Such processes have been used to foam aluminium, bronze, copper, steel, lead and magnesium, and are used commercially to produce Foaminal™, Alulight™ and Fraunhofer™ foams of various Al-Mg-Si alloys with */s of 0.11‑0.37 and cell sizes of the order of millimetres. The cell structure of the foams can be carefully controlled by adjusting the time and temperature at which the foamable precursor is foamed, in contrast to processes where TiH2 is added directly to melts.

This diagram illustrates processing routes used in the production of foams based on powder metallurgy, an aluminium foam produced using a powder precursor -



Although the use of foamable precursors offers notable advantages over direct foaming of melts, both in terms of ease of process control and the scope for forming shaped foam castings with controlled cell structures, the high cost of powdered metals has provided a strong incentive to develop cheaper melt-based processes.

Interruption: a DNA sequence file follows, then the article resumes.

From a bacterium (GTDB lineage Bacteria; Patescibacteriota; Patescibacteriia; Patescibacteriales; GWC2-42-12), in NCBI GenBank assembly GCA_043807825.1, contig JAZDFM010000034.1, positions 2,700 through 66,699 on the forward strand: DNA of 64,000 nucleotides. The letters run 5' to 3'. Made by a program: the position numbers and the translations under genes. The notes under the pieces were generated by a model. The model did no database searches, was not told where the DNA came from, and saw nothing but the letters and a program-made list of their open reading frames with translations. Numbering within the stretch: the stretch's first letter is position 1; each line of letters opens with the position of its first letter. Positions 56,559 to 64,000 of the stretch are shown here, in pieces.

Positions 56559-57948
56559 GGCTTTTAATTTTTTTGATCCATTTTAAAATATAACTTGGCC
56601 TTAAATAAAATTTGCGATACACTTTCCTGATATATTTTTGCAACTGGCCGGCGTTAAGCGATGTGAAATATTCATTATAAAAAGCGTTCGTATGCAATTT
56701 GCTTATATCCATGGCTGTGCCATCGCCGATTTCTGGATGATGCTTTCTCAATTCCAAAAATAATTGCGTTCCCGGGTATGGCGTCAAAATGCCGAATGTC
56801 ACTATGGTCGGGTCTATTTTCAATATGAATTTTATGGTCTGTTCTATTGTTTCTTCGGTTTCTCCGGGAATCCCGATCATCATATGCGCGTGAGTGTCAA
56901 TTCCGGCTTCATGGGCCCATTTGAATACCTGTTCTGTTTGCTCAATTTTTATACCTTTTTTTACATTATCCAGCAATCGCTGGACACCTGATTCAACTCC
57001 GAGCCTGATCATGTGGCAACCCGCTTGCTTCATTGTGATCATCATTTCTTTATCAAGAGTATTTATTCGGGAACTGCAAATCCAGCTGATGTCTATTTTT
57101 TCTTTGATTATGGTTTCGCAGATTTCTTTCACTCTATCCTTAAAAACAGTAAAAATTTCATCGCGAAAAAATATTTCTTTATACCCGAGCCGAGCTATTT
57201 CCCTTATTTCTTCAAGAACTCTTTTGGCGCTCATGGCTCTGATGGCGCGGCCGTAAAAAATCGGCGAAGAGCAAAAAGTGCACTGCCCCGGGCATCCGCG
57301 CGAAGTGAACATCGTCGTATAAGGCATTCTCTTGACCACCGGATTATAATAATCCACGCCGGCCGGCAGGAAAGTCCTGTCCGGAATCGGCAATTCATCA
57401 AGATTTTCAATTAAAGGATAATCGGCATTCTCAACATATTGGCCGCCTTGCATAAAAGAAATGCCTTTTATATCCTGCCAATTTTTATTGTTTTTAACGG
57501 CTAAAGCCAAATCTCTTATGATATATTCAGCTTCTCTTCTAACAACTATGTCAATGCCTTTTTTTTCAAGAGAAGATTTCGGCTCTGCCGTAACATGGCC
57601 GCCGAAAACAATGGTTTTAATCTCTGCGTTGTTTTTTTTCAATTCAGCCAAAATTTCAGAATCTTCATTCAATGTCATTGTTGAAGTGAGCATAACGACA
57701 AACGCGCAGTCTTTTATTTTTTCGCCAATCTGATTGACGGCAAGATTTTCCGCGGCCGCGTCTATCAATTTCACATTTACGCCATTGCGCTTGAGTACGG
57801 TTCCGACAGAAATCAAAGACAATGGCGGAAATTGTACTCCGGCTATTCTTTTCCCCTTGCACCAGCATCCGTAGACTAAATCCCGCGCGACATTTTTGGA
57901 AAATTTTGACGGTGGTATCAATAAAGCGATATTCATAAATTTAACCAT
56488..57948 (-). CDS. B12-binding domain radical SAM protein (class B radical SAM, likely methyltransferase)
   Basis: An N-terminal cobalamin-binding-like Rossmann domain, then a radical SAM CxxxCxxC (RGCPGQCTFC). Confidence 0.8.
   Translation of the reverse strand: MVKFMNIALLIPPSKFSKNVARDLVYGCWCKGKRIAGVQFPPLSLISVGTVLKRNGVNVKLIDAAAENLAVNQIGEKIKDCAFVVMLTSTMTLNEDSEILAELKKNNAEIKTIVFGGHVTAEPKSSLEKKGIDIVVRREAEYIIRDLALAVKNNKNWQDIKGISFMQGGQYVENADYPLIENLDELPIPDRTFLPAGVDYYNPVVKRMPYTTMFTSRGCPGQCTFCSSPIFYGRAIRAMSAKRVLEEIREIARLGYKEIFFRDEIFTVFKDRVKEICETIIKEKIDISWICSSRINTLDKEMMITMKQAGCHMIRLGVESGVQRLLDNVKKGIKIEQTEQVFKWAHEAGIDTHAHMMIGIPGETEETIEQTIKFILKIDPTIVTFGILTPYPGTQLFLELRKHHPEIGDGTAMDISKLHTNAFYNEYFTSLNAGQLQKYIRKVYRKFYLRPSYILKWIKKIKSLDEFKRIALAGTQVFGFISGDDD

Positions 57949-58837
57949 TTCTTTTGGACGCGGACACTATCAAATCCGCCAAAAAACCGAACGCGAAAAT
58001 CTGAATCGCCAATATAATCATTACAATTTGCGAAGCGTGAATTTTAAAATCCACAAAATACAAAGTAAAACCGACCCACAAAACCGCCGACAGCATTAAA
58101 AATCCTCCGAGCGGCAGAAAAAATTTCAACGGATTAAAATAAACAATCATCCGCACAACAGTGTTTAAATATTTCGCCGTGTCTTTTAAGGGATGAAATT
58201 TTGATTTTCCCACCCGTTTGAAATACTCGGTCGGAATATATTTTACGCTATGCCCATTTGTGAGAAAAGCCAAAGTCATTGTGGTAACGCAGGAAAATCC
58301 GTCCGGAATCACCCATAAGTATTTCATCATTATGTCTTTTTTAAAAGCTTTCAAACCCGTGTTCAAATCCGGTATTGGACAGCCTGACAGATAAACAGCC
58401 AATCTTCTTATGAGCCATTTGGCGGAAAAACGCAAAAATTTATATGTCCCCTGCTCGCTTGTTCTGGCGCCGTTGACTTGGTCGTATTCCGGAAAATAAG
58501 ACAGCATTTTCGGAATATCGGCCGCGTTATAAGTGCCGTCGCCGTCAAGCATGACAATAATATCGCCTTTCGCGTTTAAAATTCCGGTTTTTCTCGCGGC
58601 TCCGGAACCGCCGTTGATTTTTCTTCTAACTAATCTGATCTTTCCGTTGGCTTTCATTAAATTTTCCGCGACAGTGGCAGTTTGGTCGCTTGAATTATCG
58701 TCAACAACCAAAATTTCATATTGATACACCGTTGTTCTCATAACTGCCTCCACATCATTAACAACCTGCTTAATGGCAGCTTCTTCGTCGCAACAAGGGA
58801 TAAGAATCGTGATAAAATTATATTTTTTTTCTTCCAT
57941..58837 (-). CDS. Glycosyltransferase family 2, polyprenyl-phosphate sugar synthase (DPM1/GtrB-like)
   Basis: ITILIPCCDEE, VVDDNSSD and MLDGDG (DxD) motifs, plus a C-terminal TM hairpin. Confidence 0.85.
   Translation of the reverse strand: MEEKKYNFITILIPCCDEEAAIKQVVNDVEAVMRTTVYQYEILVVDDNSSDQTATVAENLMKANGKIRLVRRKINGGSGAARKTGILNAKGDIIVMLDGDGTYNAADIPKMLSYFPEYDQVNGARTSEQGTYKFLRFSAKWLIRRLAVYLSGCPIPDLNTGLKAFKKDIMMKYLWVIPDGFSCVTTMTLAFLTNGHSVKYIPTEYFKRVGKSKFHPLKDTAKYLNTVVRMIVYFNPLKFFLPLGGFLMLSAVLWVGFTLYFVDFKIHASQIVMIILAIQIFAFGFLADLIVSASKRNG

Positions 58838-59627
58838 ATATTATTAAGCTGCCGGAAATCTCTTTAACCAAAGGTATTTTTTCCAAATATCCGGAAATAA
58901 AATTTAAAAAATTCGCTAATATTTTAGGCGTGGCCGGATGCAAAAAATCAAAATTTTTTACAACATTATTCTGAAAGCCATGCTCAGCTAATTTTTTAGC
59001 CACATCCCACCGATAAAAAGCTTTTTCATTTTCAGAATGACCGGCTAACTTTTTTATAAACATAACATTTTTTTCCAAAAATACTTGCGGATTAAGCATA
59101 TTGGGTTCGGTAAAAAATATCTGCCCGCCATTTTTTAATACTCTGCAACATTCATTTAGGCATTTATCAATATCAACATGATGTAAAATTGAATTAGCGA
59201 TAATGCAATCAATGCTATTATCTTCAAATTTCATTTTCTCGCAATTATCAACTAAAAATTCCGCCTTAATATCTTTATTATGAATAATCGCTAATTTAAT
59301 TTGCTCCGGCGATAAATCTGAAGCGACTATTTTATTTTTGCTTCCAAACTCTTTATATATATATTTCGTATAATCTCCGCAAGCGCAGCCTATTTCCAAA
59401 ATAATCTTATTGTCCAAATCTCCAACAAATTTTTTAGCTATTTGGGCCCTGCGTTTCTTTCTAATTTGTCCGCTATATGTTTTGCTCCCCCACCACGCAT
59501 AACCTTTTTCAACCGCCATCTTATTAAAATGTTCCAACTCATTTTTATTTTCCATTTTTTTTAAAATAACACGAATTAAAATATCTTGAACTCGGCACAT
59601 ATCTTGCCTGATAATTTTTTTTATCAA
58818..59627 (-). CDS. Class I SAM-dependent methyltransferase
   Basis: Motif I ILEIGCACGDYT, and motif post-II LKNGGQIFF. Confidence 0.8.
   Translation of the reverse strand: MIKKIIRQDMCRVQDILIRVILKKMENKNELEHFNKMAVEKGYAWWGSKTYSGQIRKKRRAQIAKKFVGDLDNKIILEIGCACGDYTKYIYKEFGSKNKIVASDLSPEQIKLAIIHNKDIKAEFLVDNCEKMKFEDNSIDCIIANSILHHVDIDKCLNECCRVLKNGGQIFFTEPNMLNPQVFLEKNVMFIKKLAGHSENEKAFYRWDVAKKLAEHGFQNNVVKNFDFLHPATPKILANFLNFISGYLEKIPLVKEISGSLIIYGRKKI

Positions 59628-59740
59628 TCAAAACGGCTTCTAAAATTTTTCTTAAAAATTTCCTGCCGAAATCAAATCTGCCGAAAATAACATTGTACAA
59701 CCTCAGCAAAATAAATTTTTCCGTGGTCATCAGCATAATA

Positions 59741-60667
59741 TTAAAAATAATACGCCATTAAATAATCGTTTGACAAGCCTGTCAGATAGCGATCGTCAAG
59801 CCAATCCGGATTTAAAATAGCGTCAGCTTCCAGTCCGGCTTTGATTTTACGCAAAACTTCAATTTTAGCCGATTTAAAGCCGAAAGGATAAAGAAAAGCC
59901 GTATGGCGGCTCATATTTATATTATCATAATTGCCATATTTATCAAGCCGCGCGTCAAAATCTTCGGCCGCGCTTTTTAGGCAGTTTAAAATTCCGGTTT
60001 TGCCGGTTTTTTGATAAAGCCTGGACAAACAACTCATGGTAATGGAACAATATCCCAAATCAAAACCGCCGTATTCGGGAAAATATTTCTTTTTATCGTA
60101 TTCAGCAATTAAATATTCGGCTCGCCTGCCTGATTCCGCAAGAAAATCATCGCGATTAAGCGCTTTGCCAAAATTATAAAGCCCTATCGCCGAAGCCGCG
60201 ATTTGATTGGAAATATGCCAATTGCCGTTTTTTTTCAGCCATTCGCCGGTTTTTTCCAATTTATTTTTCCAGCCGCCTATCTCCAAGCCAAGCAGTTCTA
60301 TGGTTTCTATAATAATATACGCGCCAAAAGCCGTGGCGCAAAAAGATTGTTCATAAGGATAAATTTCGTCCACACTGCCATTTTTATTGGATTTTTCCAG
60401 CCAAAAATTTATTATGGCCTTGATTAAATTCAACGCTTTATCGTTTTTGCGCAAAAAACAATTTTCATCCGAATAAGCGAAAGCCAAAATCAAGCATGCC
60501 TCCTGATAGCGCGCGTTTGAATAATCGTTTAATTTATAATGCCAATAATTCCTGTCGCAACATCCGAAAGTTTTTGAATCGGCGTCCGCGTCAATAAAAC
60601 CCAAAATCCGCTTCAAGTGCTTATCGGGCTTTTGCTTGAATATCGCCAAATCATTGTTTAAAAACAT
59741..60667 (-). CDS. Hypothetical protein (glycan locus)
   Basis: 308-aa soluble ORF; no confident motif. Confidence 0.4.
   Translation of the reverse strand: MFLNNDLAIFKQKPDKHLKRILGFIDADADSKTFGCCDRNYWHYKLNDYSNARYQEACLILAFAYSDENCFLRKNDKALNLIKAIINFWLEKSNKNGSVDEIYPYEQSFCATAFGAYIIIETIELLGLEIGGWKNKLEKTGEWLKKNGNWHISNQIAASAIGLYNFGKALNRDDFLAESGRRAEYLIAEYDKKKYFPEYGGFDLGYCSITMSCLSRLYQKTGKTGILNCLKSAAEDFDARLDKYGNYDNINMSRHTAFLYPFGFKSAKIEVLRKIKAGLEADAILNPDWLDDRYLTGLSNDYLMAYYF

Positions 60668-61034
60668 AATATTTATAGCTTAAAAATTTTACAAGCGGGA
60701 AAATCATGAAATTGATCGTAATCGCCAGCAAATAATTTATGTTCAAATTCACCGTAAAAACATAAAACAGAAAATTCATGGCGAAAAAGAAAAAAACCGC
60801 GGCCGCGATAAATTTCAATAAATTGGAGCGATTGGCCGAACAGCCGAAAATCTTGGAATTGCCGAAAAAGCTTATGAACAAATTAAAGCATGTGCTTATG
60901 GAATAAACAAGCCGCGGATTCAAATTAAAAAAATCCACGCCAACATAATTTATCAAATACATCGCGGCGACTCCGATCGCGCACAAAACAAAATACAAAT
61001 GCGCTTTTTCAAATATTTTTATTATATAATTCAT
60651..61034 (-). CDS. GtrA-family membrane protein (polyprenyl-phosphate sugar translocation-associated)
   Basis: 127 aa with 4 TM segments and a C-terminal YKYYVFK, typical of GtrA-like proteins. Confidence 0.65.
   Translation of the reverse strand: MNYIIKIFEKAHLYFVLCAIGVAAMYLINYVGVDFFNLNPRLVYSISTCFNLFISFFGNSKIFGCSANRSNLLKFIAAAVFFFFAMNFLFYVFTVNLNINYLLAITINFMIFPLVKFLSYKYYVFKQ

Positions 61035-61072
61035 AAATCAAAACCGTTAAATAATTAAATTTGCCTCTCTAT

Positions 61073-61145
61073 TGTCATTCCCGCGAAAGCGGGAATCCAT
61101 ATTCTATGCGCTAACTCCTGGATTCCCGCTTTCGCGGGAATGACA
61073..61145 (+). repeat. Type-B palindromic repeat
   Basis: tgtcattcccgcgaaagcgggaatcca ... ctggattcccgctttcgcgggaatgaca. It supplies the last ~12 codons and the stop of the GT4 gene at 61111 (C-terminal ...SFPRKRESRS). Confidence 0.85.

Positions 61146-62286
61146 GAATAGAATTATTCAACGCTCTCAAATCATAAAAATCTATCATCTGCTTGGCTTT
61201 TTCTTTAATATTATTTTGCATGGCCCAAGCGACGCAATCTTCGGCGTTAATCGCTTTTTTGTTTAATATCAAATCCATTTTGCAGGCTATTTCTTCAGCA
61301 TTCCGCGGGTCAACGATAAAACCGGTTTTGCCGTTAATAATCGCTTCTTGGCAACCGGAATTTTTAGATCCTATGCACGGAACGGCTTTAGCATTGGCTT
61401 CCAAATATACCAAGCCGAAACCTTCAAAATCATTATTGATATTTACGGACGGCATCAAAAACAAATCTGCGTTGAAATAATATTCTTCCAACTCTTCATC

The picture below is a a shaped component, with a rather irregular cell structure, produced by baking a foamable precursor in a shaped mould -


Metal foams made using 'foamablr precursors' made from molten metal

In the FORMGRIP process (Foaming oreinforced metal by gas release iprecursors), recently developed by Gergely and co-workers, a foamable precursor is produced using molten metal. The foaming agent titanium hydride, TiH2, is subjected to a preliminary thermal heat treatment – typically for 24 hours at 400ºC, followed by one hour at 500ºC – to generate a TiO2 diffusion barrier on the surface. This delays the evolution of hydrogen sufficiently for the TiH2 to be dispersed thoroughly into an aluminium melt, and the melt solidified, before significant foaming takes place. The foaming agent is mixed with powdered aluminium in the weight ratio 1:4 prior to addition, to facilitate the mixing process. In order to stabilise the molten foam, ~ 10 vol.% of particulate SiC is added to the melt in a preliminary step. The resulting foamable precursor material has */s of ~ 0.75, due to gas incorporated during the mixing stage and limited decomposition of the hydride before the metal was solidified.